The currency crunch in parts of the country, with ATMs running empty in several places, underlines mismanagement by the central bank. Before undertaking a five-fold increase in the production of Rs 500 notes, currency managers ought to have anticipated the likelihood of disruption. Amidst reports of hoarding of Rs 2000 notes, ahead of the Karnataka and other Assembly elections this year, and the Lok Sabha election next year, provision of adequate currency ought to have been made before switching the security printing presses to the printing Rs 500 notes.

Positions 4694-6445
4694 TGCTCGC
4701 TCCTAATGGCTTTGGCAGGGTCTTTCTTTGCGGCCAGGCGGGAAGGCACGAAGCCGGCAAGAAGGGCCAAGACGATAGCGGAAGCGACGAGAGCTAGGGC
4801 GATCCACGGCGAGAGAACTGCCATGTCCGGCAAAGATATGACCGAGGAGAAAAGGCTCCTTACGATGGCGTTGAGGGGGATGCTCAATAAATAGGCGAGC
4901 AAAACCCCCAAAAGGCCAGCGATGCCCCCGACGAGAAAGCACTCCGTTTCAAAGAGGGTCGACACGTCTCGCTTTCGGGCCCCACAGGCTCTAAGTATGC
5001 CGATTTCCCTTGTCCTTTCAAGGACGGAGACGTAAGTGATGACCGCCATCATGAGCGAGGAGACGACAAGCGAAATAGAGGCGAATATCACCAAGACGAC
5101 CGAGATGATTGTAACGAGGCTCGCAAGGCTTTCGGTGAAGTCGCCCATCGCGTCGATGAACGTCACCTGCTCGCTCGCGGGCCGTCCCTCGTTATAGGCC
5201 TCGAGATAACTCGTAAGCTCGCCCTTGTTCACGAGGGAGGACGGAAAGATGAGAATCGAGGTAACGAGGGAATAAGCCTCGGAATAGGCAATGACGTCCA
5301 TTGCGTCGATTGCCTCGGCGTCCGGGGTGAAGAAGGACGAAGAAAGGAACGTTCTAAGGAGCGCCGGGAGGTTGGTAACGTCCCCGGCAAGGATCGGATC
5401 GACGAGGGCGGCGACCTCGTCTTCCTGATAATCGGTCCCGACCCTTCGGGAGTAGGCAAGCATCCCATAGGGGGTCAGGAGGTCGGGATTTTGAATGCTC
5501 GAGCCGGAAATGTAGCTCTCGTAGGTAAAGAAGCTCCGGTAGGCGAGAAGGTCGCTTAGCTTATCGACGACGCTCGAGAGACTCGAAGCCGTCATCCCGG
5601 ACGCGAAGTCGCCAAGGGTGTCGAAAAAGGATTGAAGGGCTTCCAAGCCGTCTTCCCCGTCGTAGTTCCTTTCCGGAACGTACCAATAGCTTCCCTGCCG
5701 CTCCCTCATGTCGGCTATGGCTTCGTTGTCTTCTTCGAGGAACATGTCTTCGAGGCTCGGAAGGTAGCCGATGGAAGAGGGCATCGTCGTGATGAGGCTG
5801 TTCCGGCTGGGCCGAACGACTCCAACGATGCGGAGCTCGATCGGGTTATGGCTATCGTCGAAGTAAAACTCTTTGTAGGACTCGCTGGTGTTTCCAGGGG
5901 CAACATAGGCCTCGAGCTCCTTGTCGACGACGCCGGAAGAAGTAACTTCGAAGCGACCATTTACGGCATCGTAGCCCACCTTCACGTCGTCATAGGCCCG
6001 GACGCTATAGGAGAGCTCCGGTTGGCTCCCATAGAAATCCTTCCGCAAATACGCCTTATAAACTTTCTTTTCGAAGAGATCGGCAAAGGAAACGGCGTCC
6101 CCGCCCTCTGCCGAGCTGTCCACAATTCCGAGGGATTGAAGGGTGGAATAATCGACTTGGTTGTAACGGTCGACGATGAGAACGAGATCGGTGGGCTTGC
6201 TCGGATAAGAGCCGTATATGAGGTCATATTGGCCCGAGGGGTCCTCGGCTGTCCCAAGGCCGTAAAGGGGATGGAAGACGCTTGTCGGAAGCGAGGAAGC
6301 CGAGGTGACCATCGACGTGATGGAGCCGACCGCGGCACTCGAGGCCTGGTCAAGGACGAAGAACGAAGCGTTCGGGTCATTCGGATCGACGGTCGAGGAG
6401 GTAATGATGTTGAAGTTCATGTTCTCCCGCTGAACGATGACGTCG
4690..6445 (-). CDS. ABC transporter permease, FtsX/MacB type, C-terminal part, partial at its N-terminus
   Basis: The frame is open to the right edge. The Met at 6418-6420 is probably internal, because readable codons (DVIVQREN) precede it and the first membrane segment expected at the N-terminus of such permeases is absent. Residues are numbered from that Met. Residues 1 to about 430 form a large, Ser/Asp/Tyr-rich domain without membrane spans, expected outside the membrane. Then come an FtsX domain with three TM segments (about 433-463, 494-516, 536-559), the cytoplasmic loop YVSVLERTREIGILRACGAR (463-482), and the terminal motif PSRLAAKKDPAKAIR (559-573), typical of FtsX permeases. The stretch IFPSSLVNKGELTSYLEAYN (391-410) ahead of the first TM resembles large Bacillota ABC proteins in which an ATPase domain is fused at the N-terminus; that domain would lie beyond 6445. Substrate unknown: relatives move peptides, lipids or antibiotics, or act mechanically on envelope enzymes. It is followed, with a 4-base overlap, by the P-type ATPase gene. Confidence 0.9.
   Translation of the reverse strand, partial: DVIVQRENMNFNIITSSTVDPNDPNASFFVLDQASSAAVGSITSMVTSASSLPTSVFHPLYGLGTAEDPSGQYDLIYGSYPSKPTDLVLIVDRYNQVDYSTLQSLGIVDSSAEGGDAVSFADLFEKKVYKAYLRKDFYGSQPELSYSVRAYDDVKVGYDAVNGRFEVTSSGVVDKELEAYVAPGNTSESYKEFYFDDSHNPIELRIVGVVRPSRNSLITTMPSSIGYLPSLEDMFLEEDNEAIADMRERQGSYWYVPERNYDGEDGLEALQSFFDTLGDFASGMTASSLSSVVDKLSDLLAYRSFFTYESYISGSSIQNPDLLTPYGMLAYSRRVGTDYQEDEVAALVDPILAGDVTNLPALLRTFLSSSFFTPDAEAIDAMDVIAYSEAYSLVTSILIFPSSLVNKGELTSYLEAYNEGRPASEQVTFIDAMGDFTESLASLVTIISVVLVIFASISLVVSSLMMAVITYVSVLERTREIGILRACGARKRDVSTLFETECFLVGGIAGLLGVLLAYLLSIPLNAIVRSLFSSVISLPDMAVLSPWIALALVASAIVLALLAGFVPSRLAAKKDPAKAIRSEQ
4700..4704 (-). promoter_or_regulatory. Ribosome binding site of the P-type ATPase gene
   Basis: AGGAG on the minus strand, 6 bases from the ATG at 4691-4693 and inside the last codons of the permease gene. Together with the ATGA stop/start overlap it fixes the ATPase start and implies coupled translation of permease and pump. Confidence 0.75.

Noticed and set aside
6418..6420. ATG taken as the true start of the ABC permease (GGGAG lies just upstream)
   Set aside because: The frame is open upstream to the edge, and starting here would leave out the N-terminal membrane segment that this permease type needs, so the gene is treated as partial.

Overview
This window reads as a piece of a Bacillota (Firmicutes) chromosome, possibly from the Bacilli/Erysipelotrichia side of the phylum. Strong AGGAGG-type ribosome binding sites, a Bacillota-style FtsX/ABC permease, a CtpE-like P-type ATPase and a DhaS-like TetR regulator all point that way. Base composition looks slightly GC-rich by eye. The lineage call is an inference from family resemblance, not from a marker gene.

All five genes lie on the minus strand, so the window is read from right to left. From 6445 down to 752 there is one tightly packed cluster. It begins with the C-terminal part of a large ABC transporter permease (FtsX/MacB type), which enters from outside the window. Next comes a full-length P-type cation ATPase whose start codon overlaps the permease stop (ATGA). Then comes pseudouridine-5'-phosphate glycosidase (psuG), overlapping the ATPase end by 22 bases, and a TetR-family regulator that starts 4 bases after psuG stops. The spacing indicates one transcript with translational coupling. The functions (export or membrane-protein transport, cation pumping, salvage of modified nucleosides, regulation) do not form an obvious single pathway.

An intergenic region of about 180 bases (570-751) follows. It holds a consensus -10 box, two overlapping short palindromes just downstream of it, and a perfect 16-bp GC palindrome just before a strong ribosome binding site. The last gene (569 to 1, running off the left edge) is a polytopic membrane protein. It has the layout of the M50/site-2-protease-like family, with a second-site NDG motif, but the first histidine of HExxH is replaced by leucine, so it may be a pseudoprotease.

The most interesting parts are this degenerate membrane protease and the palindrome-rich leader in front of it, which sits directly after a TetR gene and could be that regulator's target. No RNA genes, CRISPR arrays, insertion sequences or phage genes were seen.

With the introduction of a new Rs 200 note and the replacement of the old fifty rupee notes with the new ones, the limited security printing presses of the RBI were already stressed. On top of it, a five-fold increase in the printing of Rs 500 notes seems to be the main cause of the currency crunch. Also, the fact that the currency in circulation now is higher than the level at the time of demonetisation on November 8, 2016, would suggest a certain degree of note-hoarding by the vested interests. Further adding to the crisis are all manner of rumours, including about a fresh bout of notebandi and that the banks do not re-issue the Rs2000 notes once deposited by people. The need is to reassure the people that enough currency is available on demand in any and all parts of the country.